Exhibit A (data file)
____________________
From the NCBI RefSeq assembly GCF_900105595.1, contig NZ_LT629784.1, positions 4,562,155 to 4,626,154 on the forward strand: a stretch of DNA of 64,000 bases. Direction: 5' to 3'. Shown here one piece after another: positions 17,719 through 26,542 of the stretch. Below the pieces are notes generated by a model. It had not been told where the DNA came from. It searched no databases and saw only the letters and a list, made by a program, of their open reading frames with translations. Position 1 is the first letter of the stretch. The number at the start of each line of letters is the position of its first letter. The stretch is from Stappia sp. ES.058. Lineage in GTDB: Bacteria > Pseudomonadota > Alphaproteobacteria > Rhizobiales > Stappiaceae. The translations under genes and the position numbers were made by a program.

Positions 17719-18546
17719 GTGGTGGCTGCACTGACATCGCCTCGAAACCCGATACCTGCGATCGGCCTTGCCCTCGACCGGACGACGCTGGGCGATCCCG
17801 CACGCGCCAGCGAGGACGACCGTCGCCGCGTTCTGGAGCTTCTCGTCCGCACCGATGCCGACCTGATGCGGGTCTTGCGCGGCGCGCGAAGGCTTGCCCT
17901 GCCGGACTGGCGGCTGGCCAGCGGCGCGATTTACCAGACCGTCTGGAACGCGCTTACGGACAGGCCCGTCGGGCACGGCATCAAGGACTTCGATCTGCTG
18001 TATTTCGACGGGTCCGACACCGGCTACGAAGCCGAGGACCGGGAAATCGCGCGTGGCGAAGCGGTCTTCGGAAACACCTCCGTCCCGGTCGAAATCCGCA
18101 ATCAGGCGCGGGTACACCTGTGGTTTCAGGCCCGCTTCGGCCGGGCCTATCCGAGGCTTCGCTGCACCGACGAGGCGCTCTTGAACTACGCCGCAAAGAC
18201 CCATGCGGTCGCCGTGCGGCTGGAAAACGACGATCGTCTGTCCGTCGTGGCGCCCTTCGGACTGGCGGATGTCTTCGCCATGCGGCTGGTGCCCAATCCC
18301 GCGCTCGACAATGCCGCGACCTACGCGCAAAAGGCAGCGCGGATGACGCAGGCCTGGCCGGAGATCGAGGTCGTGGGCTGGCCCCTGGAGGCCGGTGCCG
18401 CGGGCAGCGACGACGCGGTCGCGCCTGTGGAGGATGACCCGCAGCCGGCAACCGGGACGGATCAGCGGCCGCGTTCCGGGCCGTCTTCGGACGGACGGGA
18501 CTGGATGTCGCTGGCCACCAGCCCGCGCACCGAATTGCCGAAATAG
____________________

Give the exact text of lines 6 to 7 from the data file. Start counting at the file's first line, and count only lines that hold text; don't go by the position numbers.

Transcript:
18001 TATTTCGACGGGTCCGACACCGGCTACGAAGCCGAGGACCGGGAAATCGCGCGTGGCGAAGCGGTCTTCGGAAACACCTCCGTCCCGGTCGAAATCCGCA
18101 ATCAGGCGCGGGTACACCTGTGGTTTCAGGCCCGCTTCGGCCGGGCCTATCCGAGGCTTCGCTGCACCGACGAGGCGCTCTTGAACTACGCCGCAAAGAC